Milty Moves Michigan

DJ brings Chicago house to Lansing's Pride festival

By Chris Azzopardi

Over in Chicago, DJ Milty Evans makes old drag queens and club kids move their butts to his soul-house beats. He's lugging them over to Lansing for Michigan Pride, where he'll close out the festival at 5:30 p.m.

The Midwest music-maker, who's been spinning for over two decades, just released his new single, "Purple Swirls." Evans rang us to chat about his label-less sexuality, homo hip-hoppers and how he got his second name, Klosed Kaption.

You're a resident DJ at Boom Boom Room at the club Green Dolphin Street on Mondays in Chicago. What's that like?

It's one of those things where people just come and be themselves. The strangest things would happen there, and nobody would be shocked. About two months ago I'm there and in walks this little person - is that what you call them now? - and he was dressed as an Oompa-Loompa from (the original) "Willy Wonka." He just walked in, and people were talking and stopped and looked at him and then went, "OK, anyway." Nobody blinked an eye.

Are you gay?

When people ask me that question, I give them this answer: I don't like to be labeled. Who's to say what's what - what's gay and what's straight and what's bi? In 2010, if you haven't tried things up until now, you're not telling the truth.

So when people ask me if I'm gay or if I'm straight, I say, I don't like to be put into labels, but I have love for everyone. I have a lot of different tastes in a lot of different things.

But you're not opposed to dating a man or a woman?

No, no. In my lifetime, no - I've spent time with a lot of different people, and my relationships were good and bad. That's probably the best way to describe it.

According to Facebook, you're married, right?

I am married. My wife is Eastern European.

How did you get interested in music?

When I went to college I ended up DJing for a while, and then when I came home I started in the club scene here and just fell in love with it because it's something where you just get such gratification from people who are coming out to have a good time.

Why two names - Milty Evans and Klosed Kaption?

I own an independent record label (Whitebear Records) and I produce soulful house, and because I also play progressive and trance in Chicago, it started getting confusing. People like the different styles I play, but they didn't know the different styles of music I play where. Klosed Kaption is my name that I DJ under, and Milty's the name I do my soul stuff under. It's easier for people to separate.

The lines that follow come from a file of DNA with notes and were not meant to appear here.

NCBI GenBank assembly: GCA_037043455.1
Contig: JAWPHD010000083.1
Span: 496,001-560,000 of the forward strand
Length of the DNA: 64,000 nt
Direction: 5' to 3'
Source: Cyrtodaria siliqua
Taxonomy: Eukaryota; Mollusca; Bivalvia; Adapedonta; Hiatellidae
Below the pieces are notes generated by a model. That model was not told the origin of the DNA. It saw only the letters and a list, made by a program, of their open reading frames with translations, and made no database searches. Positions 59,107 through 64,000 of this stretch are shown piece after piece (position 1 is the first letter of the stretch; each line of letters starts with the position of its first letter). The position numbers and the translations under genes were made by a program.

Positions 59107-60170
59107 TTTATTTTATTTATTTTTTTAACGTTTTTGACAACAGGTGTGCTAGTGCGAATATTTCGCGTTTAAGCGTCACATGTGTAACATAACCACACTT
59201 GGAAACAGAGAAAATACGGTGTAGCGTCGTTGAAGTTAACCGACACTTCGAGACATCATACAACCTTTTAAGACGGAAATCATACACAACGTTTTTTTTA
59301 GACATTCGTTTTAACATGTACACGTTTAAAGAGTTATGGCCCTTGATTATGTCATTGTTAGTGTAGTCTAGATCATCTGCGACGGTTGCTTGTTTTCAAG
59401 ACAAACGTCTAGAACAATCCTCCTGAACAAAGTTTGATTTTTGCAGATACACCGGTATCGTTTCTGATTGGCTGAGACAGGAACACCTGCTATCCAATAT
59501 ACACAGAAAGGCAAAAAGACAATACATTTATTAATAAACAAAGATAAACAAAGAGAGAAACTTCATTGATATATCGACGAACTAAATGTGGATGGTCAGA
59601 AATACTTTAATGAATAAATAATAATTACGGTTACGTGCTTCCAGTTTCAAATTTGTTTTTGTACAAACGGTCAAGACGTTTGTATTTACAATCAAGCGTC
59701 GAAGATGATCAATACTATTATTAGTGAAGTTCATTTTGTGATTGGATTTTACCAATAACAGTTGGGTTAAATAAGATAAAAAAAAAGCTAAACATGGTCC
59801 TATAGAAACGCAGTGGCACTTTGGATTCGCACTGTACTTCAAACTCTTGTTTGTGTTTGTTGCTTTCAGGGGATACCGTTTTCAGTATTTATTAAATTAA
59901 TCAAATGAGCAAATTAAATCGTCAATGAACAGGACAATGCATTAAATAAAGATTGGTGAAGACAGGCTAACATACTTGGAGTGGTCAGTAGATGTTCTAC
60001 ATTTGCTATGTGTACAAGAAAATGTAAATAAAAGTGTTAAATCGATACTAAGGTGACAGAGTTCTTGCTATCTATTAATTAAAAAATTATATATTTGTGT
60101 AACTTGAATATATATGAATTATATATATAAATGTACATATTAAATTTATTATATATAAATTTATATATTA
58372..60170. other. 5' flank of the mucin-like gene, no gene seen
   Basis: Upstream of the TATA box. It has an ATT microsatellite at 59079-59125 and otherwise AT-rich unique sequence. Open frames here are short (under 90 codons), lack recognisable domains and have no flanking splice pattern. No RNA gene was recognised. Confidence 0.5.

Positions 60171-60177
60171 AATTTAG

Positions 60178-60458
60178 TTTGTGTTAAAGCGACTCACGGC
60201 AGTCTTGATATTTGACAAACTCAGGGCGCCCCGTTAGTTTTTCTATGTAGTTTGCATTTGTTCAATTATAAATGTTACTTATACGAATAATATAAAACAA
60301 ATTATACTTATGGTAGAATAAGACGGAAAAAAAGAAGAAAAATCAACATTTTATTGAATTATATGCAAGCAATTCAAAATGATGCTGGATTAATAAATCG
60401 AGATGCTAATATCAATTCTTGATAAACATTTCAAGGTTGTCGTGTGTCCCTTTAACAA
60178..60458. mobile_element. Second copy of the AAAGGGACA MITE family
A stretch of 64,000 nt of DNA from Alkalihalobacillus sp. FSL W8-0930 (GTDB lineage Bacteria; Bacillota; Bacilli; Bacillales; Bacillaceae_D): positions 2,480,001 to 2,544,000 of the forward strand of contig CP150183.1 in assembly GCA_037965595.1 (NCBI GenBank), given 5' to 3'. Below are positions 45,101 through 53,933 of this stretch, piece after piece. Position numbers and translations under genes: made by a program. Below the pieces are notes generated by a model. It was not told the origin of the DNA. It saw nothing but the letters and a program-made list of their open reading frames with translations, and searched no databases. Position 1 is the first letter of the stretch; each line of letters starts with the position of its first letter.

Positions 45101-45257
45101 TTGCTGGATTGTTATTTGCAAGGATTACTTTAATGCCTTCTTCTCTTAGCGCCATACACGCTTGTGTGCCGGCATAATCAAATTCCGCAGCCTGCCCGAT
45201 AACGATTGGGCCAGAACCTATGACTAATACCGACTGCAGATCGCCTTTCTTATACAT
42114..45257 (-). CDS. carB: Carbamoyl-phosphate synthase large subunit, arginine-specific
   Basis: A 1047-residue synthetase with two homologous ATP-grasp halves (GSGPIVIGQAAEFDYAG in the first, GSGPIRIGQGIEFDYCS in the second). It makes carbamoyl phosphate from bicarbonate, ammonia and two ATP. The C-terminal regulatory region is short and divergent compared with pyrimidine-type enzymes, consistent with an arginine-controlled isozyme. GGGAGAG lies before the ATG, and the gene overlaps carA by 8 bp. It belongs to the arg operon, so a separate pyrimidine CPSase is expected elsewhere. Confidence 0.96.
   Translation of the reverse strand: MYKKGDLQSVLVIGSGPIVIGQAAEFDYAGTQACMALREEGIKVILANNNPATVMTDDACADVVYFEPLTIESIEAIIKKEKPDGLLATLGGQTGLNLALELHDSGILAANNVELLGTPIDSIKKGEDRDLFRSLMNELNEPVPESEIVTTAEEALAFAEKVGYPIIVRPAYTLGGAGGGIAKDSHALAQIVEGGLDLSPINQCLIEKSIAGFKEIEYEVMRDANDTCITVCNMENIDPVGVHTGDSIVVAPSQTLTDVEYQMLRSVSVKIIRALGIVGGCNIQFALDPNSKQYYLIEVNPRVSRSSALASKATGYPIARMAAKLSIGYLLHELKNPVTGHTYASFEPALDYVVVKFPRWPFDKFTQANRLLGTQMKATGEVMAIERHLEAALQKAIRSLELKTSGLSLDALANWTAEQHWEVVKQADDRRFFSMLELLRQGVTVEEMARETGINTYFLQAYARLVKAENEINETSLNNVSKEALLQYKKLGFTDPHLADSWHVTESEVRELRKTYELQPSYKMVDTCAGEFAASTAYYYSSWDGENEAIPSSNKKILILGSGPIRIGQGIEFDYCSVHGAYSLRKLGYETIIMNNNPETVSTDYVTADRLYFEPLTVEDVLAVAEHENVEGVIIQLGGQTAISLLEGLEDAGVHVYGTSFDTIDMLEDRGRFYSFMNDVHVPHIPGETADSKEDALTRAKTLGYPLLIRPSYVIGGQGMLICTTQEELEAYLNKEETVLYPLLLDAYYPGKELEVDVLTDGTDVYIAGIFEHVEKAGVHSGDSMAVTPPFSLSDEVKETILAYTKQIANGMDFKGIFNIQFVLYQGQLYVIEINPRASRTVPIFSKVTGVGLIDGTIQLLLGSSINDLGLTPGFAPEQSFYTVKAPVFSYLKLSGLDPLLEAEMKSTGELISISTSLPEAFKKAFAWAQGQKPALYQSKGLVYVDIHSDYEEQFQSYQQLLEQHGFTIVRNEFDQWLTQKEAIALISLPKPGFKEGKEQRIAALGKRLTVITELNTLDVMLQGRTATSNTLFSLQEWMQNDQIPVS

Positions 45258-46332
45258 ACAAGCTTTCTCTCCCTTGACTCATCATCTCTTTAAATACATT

How did you come up with Klosed Kaption?

I studied for three years to be an interpreter for sign language, so I actually know sign language and speak it. It's kind of ironic that what I do for a living has everything to do with hearing, and I know a language that has nothing to do with hearing (laughs).

I'm a resident at Cocktail in Boystown in Chicago and I spin on Sunday nights, and there's actually a big deaf community that comes every week. I've met them and become friends with them.

As someone who used to be the DJ for '90s rap group Kinetic Order, why do you think rap doesn't get much love from the gay community?

It's really weird for me, because I was actually in Germany - and this was years ago - and over there they had a thing called "Homothug." So I went to these parties that were hip-hop; they all had the do-rags and the sweatpants and the gold chains. It surprised me. I didn't even know it was there. But I just thought it's part of that culture - acceptance and that whole urban feel - that being gay or straight didn't have anything to do with it. It goes back to the stereotypes of gay and straight. Just because you're gay doesn't mean you have to have a broken wrist and talk with a lisp and walk around with your hands in the air. That doesn't define what a gay person is.

How would you describe playing for a gay crowd?

When they go out to celebrate, they go out to celebrate. They want to have a good time, so that entails a lot of energy because everybody seems to get into it. The gay community also usually has their fingers on the pulse of what's pop and also what's underground, so you don't necessarily have to play Lady Gaga every five minutes - not that there's anything wrong with that.

Milty Evans

Michigan Pride, Main Stage

5:30 p.m. June 12

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